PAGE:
Even if you’ve only been to Africa by armchair, it’s likely that you are familiar with the Karen Blixen memoir, Out of Africa. The house that Blixen owned with her Swedish husband, Bror Van Blixen, was once the centre piece of a farm and now a museum. It became a much-visited space with the release of the film version of Out of Africa. Even if you’re unfamiliar with the text, the house communicates much about the late 19th century through its architecture. The rooms are spacious, the verandas distinctive, the tiled roof and stone construction speak eloquently of the nature of residences built in the European suburbs of Nairobi at the time. See museums.or.ke/karen-blixen.

Food Coma

If scented objects were made of the air here, they would smell like barbecued meat. I follow my nose in the direction of this tantalising aroma and end up at Carnivore, a restaurant made popular over the years for its dishing up of most meats imaginable. Beef, pork, lamb, chicken and farmed game meats, skewered on Maasai swords and roasting over a ginormous charcoal pit, greet me at the entrance. Soon after, a waiter dressed as bush doctor arrives and offers me a Dawa cocktail. This ‘medicine’ of vodka, lime, sugar and honey lubricates conversation and the rest of the evening.

Meat being barbecued on Maasai swords at Carnivore

I wish I’d worn pants with an elastic waistband–this is an all-you-can-eat feast. Course after course arrives at the table in breathless assault. Crocodile, a meat that in its whiteness may be closer in appearance to fish but tastes like chicken, has a bit too much gristle for me. The ox testicles are squishy and leave a distinctive aftertaste. The camel I enjoy (it reminds me of beef ).  All the other meats (beef, pork, lamb and chicken) that arrive in quick succession would sweep the votes for sheer succulence and taste. Tipping over the flag at the table implies that you’ve surrendered, just before you hit complete food coma. See tamarind.co.ke.

A vista of the grasslands in Nairobi National Park

Nairobi National Park

I’m dressed like Lawrence of Arabia, head and neck bundled up against the mud and the wind–not a typical get-up for a ramble through a big cosmopolitan city. Dressing in this self-regulating eco-system is forgiveable, however, when one is heading to the Nairobi National Park on a game drive. Against an urban backdrop of skyscrapers and buildings lies what can only be described as five-star biodiversity. In open grass plains and acacia bush live over a hundred mammal species and four of the Big Five (lion, buffalo, leopard and the endangered black rhino). Among the new friends you meet are some among the 400 species of bird-life, of which 20 are seasonal European migrants. This beggars any received knowledge of what to expect from cities. Especially when you consider the possibility of ending the day with the spectacle of a herd of zebra cavorting by the purple-gold glow of an African sunset, and then taking only a short drive back to a nightclub for some more wild life, albeit of a completely different nature. Entry $43;  kws.go.ke/parks/nairobi-national-park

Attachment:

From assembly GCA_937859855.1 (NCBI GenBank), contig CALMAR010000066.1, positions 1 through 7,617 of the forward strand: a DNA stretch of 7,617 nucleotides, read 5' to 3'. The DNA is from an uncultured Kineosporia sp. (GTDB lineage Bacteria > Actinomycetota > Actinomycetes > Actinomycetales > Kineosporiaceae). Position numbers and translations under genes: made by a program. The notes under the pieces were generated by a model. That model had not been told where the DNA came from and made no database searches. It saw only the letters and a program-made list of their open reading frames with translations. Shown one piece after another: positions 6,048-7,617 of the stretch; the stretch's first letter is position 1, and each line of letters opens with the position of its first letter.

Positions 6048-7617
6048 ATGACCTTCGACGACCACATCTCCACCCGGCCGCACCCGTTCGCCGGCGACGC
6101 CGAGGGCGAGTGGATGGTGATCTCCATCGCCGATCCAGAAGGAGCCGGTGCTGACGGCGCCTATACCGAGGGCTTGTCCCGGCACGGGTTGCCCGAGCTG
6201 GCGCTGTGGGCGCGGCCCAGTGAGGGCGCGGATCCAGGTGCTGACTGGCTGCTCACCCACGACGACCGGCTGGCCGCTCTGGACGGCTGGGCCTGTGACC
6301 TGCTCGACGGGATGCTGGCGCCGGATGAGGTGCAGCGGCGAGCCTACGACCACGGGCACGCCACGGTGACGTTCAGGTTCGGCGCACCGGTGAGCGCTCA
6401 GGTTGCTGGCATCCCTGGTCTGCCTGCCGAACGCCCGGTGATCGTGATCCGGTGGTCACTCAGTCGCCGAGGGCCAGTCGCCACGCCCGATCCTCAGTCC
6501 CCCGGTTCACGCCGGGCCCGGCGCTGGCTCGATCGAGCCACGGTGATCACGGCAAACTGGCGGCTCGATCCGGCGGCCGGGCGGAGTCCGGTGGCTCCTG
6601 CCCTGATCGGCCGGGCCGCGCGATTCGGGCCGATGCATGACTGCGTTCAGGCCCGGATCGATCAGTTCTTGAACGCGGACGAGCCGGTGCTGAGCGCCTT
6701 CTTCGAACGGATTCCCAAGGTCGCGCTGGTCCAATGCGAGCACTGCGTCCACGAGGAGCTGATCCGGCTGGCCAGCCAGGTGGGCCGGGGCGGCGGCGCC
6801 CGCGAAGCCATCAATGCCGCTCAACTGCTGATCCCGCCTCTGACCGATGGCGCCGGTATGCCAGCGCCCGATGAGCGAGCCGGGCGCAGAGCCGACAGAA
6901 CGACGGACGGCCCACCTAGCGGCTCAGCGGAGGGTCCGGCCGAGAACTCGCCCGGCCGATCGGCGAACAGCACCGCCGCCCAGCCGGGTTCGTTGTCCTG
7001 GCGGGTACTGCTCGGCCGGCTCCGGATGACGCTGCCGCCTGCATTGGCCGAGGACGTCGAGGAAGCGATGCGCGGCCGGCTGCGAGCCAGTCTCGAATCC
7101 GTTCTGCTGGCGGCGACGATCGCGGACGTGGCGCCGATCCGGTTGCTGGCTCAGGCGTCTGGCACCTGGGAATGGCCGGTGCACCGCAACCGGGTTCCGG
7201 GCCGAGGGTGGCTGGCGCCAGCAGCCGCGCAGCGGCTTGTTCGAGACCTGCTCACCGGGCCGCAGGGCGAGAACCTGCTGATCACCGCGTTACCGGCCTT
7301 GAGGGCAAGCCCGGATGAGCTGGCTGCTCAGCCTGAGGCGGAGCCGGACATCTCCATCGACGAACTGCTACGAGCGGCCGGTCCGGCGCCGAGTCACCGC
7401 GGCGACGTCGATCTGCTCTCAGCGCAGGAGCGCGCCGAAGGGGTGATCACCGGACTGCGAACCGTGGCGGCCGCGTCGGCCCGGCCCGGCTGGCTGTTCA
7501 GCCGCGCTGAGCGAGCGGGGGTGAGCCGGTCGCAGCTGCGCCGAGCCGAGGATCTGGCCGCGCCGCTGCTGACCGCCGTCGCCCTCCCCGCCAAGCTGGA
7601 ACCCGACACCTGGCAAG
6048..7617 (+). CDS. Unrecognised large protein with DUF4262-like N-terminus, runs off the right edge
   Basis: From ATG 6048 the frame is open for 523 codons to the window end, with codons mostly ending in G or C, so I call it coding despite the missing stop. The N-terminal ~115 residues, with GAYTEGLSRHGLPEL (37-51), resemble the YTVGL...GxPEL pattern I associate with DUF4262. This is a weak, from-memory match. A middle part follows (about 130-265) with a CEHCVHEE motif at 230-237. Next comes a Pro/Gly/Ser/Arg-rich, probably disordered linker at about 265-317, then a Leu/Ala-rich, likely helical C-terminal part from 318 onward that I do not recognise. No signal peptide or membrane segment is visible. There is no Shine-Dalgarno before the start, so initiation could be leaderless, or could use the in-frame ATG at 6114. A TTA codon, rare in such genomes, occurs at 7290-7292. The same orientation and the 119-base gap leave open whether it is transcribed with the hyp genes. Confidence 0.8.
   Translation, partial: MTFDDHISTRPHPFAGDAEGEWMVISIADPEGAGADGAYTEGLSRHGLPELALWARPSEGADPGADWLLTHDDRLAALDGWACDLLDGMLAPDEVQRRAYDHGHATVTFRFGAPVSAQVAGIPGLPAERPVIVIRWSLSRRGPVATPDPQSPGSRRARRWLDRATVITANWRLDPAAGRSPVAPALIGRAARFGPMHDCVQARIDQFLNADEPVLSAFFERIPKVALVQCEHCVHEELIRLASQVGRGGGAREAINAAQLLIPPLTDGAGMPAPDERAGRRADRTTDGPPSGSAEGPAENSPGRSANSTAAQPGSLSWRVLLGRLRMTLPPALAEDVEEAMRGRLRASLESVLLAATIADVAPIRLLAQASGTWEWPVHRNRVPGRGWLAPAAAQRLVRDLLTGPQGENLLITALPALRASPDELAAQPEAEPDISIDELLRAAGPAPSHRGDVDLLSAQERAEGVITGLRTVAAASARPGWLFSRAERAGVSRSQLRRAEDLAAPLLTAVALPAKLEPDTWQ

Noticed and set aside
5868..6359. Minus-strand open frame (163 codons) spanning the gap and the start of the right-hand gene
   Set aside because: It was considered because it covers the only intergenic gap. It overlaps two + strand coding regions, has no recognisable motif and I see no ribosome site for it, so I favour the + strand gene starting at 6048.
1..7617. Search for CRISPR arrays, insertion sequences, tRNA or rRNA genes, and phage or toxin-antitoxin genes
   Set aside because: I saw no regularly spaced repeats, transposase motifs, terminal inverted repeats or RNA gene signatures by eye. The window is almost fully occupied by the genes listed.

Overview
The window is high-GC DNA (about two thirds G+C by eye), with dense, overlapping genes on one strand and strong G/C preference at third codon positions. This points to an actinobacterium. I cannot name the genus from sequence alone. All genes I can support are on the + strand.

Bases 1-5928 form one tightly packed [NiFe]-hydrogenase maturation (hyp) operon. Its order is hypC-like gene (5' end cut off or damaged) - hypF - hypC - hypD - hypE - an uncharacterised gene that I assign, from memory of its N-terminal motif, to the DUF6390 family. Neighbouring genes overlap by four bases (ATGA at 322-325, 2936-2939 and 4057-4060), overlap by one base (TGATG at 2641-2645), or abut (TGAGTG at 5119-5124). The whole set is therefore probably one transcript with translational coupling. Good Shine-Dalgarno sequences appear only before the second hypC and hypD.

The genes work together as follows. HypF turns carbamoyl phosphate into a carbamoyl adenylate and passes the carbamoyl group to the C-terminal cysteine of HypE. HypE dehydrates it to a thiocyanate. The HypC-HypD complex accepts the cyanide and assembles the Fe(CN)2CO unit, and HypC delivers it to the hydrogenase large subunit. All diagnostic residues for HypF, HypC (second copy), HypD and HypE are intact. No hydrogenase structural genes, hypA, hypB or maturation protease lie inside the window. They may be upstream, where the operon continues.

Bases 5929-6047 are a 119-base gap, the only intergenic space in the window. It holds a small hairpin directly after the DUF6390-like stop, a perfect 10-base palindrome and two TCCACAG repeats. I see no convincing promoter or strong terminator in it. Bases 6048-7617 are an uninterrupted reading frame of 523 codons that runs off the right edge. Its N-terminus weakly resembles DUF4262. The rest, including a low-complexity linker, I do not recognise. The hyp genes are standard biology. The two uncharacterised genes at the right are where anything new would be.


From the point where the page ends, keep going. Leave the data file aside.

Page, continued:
Sculpture at Nairobi National Museum

Nairobi National Museum

I hadn’t the time, unfortunately, during my 48 hours here to visit the National Museum. But if you plan carefully, the museum–so the locals tell me–is an ‘essential experience’. After its re-opening in 2008 post an extensive refurbishment, this imposing structure has much to be recommended. The exhibits contextualise the history of Kenya (and East Africa), natural surrounds (a fossil collection, stuffed birds and mammals) and culture (insights into local tribes through artefacts). That there’s a snake park (everywhere you go in Nairobi you’ll find a shelter dedicated to some species), botanical gardens and a nature trail on the grounds implies that you may want to allocate some time for this one. See museums.or.ke/introduction.

The Information

Getting There

There are no direct flights from Delhi, but Kenya Airways has interline agreement with Jet Airways and Vistara to reach Mumbai or Dubai and then board the Kenya Airways flight (from approx. ₹30,000 round trip from Mumbai). Other options are Qatar Airways, Air Arabia, Etihad, Ethiopian Airlines, Emirates, all providing excellent daily connectivity to Nairobi via a single point.

Getting Around

Public transport not being terribly reliable, it’s probably best to book your visits in Nairobi through a tour operator/travel agent or take a taxi. You can self-drive through the Nairobi National Park, but here too it’s best to book through an operator, and have a driver/guide who is conversant with and able to efficiently navigate the routes through the park.

Visa & Currency

Available on arrival, but travellers can get an e-visa prior to their travel from evisa.go.ke (issued within 48 hours of applying). The cost of a single-entry, short-stay visa is US $50. Visas are free for children under the age of 16.1 Kenyan shilling (KES) = approx. ₹0.65

Where to Stay

DusitD2 Nairobi: If being removed from the sound of the traffic, and at the same time being minutes away from the CBD, means anything to you, head to the Dusit. With stylish and spacious rooms that come with all the largesse that people who carry very little require, not to mention a litany of restaurants to choose from, this one ticks all the boxes. From ₹15,000; d2nairobi.com.

Tune Hotel: What the rooms lack in size, they make up for in value. Comfortable beds in super-clean rooms, hot showers and perfect security are what you can be assured of returning to in this standard-option hotel. From ₹5,000; tunehotels.com.